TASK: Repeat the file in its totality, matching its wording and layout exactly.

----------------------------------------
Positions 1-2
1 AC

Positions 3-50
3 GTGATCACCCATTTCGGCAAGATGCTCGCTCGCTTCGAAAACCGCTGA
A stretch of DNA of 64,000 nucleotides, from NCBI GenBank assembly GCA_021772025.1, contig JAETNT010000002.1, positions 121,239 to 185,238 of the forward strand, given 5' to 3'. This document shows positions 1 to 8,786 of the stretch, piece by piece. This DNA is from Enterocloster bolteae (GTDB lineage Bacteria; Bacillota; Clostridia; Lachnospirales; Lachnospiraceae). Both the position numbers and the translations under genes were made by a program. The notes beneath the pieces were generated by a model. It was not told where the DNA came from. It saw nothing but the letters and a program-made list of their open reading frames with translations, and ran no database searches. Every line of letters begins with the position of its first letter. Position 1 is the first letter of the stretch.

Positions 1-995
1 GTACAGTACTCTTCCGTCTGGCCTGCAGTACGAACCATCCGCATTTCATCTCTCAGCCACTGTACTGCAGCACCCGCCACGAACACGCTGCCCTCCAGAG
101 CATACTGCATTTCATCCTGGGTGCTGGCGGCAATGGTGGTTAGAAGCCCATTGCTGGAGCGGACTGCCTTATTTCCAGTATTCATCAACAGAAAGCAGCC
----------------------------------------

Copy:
Positions 1-2
1 AC

Positions 3-50
3 GTGATCACCCATTTCGGCAAGATGCTCGCTCGCTTCGAAAACCGCTGA
A stretch of DNA of 64,000 nucleotides, from NCBI GenBank assembly GCA_021772025.1, contig JAETNT010000002.1, positions 121,239 to 185,238 of the forward strand, given 5' to 3'. This document shows positions 1 to 8,786 of the stretch, piece by piece. This DNA is from Enterocloster bolteae (GTDB lineage Bacteria; Bacillota; Clostridia; Lachnospirales; Lachnospiraceae). Both the position numbers and the translations under genes were made by a program. The notes beneath the pieces were generated by a model. It was not told where the DNA came from. It saw nothing but the letters and a program-made list of their open reading frames with translations, and ran no database searches. Every line of letters begins with the position of its first letter. Position 1 is the first letter of the stretch.

Positions 1-995
1 GTACAGTACTCTTCCGTCTGGCCTGCAGTACGAACCATCCGCATTTCATCTCTCAGCCACTGTACTGCAGCACCCGCCACGAACACGCTGCCCTCCAGAG
101 CATACTGCATTTCATCCTGGGTGCTGGCGGCAATGGTGGTTAGAAGCCCATTGCTGGAGCGGACTGCCTTATTTCCAGTATTCATCAACAGAAAGCAGCC